One currency that has held its ground through all these moves back and forth this past couple of weeks is the Canadian dollar / loonie. The Bank of Canada's (BOC) ne Gov. Poloz will make his first public appearance today as he speaks to the Finance Committee at the House of Commons. He could use this to make a HUGE splash, like the kind that is created when someone my size does a cannonball into a pool. but I don't believe he'll do that. I don't think we'd want to see that, and he probably wears a Speedo! HAHAHAHAHAHA!
The Chinese renminbi / yuan was moved down again last night by the Gov't. This time it was in association with the export report that's due tonight. The experts believe that the demand for China's goods has backed off again. Remember that China made a concerted effort to change the makeup of their economy a few years ago, after the financial crisis of 2007-08. The Chinese decided to not depend 100% on exports, and tried to shift to a more domestic demand driven economy. That effort has gone along just fine, but it is slow to implement and take over an economy that was so driven by exports. So, exports are still a Big Deal for the Chinese economy.
You've got to give the Chinese leaders credit here, they saw how vulnerable their economy was depending 100% on exports, and they decided to change it. The only problem is that the financial meltdown of 2007-08, still is hanging on in the U.S. and Eurozone, and China's plans to be domestic demand driven just haven't had enough time to develop. So. in the end, after all this carrying on by me about China, the renminbi / yuan is weaker today, because of the fears that exports will have been cut in half. YIKES! But what does that tell you about the economies of the U.S. and Eurozone?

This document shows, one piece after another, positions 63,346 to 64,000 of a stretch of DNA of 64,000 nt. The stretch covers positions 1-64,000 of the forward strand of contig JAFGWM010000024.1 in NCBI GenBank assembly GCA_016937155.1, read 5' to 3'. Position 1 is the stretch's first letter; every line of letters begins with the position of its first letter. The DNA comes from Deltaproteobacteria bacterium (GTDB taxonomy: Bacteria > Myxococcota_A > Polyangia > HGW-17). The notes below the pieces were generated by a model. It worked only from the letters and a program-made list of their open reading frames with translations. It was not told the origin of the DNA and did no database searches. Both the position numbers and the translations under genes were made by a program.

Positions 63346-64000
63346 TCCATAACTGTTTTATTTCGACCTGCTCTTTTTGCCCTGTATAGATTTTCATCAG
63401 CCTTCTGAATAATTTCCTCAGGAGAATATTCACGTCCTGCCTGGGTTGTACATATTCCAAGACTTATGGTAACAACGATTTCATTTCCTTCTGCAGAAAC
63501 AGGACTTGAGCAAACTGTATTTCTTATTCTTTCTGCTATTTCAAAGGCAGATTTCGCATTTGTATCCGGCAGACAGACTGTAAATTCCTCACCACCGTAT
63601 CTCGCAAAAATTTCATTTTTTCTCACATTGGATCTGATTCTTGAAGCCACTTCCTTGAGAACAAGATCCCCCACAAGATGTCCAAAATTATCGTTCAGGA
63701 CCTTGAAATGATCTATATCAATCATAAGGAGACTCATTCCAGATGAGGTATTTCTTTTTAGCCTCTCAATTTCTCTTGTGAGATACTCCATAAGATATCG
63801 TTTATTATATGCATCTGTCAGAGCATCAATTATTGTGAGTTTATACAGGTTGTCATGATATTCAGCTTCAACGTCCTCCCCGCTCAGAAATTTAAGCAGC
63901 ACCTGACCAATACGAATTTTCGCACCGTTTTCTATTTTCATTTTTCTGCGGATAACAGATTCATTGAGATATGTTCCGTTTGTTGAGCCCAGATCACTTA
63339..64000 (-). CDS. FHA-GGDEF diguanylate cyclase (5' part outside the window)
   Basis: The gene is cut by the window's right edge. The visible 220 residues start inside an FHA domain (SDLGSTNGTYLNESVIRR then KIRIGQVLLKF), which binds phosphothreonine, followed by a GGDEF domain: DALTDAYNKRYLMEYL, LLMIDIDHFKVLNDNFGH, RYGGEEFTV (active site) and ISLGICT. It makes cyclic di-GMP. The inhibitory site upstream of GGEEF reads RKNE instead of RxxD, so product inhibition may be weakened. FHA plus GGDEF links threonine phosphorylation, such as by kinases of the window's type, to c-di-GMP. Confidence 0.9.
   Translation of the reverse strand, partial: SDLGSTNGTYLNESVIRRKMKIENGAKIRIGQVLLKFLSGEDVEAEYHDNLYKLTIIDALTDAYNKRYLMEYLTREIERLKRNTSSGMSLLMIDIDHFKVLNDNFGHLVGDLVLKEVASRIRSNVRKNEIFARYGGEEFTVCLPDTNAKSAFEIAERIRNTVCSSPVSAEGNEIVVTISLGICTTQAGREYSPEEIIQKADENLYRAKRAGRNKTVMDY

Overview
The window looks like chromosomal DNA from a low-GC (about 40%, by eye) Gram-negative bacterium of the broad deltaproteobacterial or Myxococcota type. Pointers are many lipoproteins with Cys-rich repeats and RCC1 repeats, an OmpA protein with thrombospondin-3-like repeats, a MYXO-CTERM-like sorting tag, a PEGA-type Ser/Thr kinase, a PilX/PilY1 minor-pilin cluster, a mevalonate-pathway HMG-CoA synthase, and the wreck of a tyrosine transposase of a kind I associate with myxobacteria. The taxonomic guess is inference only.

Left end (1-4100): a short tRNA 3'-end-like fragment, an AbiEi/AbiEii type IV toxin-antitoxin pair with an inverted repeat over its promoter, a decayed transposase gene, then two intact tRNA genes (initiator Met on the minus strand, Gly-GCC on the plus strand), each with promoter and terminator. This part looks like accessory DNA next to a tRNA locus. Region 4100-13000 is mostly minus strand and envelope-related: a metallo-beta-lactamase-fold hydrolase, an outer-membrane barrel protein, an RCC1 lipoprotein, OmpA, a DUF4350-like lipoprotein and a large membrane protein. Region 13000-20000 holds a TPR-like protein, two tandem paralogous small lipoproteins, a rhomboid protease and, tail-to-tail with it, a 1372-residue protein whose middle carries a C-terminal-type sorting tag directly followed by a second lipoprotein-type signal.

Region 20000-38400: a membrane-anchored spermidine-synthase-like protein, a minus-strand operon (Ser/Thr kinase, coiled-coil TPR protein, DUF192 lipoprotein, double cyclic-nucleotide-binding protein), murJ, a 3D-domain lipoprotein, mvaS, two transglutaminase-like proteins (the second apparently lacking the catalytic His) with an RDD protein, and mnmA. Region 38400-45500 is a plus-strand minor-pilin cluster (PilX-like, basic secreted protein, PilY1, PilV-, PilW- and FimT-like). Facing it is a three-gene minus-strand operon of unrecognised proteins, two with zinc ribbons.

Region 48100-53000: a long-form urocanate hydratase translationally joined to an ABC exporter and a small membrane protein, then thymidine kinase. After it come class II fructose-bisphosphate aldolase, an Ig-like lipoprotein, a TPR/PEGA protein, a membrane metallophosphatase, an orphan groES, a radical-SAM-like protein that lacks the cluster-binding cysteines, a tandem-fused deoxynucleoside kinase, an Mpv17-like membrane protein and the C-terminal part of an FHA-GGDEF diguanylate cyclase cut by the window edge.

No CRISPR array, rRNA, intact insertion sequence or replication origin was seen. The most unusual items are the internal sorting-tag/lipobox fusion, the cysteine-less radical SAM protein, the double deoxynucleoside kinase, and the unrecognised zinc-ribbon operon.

Well. When I came in this morning, and turned on the screens, Gold was being spent again to the tune of $5, pulling the shiny metal back below $1,400. But, after I have emptied my wind bags on China, Gold has bounced back above $1,400.. Yesterday, I told you about the Reserve Bank of India (RBI) taking steps to curb imports of Gold, as the imports were causing major problems for the RBI with regards to trade deficits. Well, the RBI increased the tax, since the first edition of the tax was having no effect on Gold imports. The RBI is hoping that this increased tax would 1. Reduce the trade deficit, and 2. Reduce demand. But, you and I know about how all the plans of mice and men or Central Bankers in this case, don't turn out like the authorities had planned.
This $1,400 level in Gold has been a real bear for the shiny metal. I would think that if the Gold bulls want to really make a statement, that they would push as hard as they can to get Gold well into the $1,400 handle and have it remain there for a few days, so that the public can see that Gold is on the rise again, then and only then can the Gold bulls set their sights on moving to the next level of $1,500.
Before I head to the data and the Big Finish. Yesterday, I rolled my chair over to talk to our metals trader, Tim Smith, and I noticed that he had a currency returns screen up and the top three currencies in the past 12 months are in order by rank: Sweden, Norway, euro. WOW! All this talk of dollar strength this past year, and not only were these three in the black VS the dollar for the past 12 months, but you can add in Denmark, New Zealand, and Switzerland with currencies that have returned positive gains VS the dollar in the past 12 months.